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Comptes Rendus Physique
Volume 18, n° 1
pages 31-46 (janvier 2017)
Doi : 10.1016/j.crhy.2016.09.002
Quantum simulation of disordered systems with cold atoms
Simulation quantique de systèmes désordonnés avec des atomes froids
 

Jean-Claude Garreau
 Université de Lille, CNRS, UMR 8523, PhLAM – Laboratoire de physique des lasers, atomes et molécules, 59000 Lille, France 

Abstract

This paper reviews the physics of quantum disorder in relation with a series of experiments using laser-cooled atoms exposed to “kicks” of a standing wave, realizing a paradigmatic model of quantum chaos, the kicked rotor. This dynamical system can be mapped onto a tight-binding Hamiltonian with pseudo-disorder, formally equivalent to the Anderson model of quantum disorder, with quantum chaos playing the role of disorder. This provides a very good quantum simulator for the Anderson physics.

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Résumé

Cet article discute la physique du désordre quantique en relation avec une série d'expériences utilisant des atomes refroidis par laser soumis à des pulses d'une onde stationnaire. On réalise ainsi un modèle paradigmatique du chaos quantique, le « rotateur frappé » (kicked rotor en anglais). Ce système dynamique peut être mappé sur un Hamiltonien de type « liaisons fortes » avec pseudo-désordre, qui s'avère être formellement équivalent au modèle d'Anderson du désordre quantique, où le chaos quantique joue le rôle du désordre. On obtient un très bon simulateur quantique de la physique décrite par le modèle d'Anderson.

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Keywords : Anderson localization, Kicked rotor, Quantum chaos, Ultracold atoms, Quantum simulation

Mots-clés : Localisation d'Anderson, Rotateur frappé, Chaos quantique, Atomes ultra-froids, Simulation quantique


Introduction: when paradigms meet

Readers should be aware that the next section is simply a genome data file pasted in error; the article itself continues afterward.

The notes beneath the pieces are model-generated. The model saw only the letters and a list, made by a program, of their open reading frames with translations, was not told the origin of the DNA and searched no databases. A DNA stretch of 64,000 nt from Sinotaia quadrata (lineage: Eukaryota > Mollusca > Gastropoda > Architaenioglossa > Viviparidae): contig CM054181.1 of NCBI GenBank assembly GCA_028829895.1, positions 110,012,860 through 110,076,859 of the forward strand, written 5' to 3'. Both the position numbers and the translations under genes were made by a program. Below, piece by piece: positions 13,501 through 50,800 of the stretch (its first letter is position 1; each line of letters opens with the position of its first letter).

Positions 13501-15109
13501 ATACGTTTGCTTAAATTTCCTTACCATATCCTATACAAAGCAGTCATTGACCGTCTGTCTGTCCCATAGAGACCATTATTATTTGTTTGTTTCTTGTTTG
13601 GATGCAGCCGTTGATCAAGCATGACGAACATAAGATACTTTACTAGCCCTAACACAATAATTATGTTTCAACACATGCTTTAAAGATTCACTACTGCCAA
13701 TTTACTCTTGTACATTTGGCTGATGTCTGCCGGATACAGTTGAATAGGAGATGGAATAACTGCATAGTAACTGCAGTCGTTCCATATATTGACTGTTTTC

Disorder and chaos are ubiquitous phenomena in the macroscopic world, and are often intertwined. In the quantum world, however, they are completely distinct, because (classical) chaotic dynamics relies on nonlinearities, while the quantum world is governed by the linear Schrödinger (or Dirac) equation. A widely accepted definition of quantum chaos is: “the behavior of a system whose classical counterpart is chaotic ”. Because of the linearity of the Schrödinger equation, quantum systems cannot show sensitivity to the initial conditions , sine qua non condition of classical chaos. More quantitatively, quantum dynamics never produces positive Lyapunov exponents: quantum “chaotic” dynamics is thus qualitatively different from classical chaos. However, “signatures” of the classical chaotic behavior might show up on the behavior of a quantum system; they are the “imprint” of the existence of a positive Lyapunov exponent in the corresponding classical system. One of the best known of these signatures is level repulsion, implying that the energy level-spacing distribution tends to zero when spacing tends to zero [[1]].

Quantum disorder has been intensively investigated for almost 60 years since P.W. Anderson introduced his paradigmatic model [[2]], describing (in a somewhat crude, but mathematically tractable, way) the quantum physics of disordered media. The model's main prediction is the existence of exponentially-localized eigenstates in space, in sharp contrast with the delocalized Bloch eigenstates of a prefect crystal. In three dimensions (3D), the model predicts the existence of a second-order quantum phase transition between delocalized (“metal”) and localized (“insulator”) phases, known as the Anderson metal–insulator transition , which is the main subject of the present work.

The kicked rotor is a paradigm of Hamiltonian classical and quantum chaos. The classical version of this simple system displays a wealth of dynamic behaviors, which make it well adapted for studies of quantum chaos. Surprisingly, in its quantum version, the classical chaotic diffusion in momentum space can be totally suppressed, leading to an exponential localization in momentum space, called dynamical localization [[3]], which strongly evokes Anderson localization. Indeed, it has been proved [[4]] that there exists a mathematical mapping of the kicked rotor Hamiltonian onto a 1D Anderson Hamiltonian. The kicked rotor can thus be used to quantum-simulate Anderson physics.

The original idea of quantum simulation seems to be due to Feynman [[5]]. Basically, the idea of a quantum simulator (in today's sense, which is somewhat different from Feynman's) is to realize a physical model originally introduced in a certain domain using a “simulator” from another domain, which presents practical or theoretical advantages compared to the original model. The present work describes a quantum simulator obtained by the encounter of two paradigms: the Anderson model, originally proposed in a condensed-matter context, is simulated using the atomic kicked rotor formed by laser-cooled atoms interacting with laser light. Another beautiful example of quantum simulation is the realization of Bose– (or Fermi–)Hubbard physics with ultracold atoms, e.g., the observation of the Mott transition [[6]]; other examples can be found in refs. [[7], [8]].

The Anderson model in a nutshell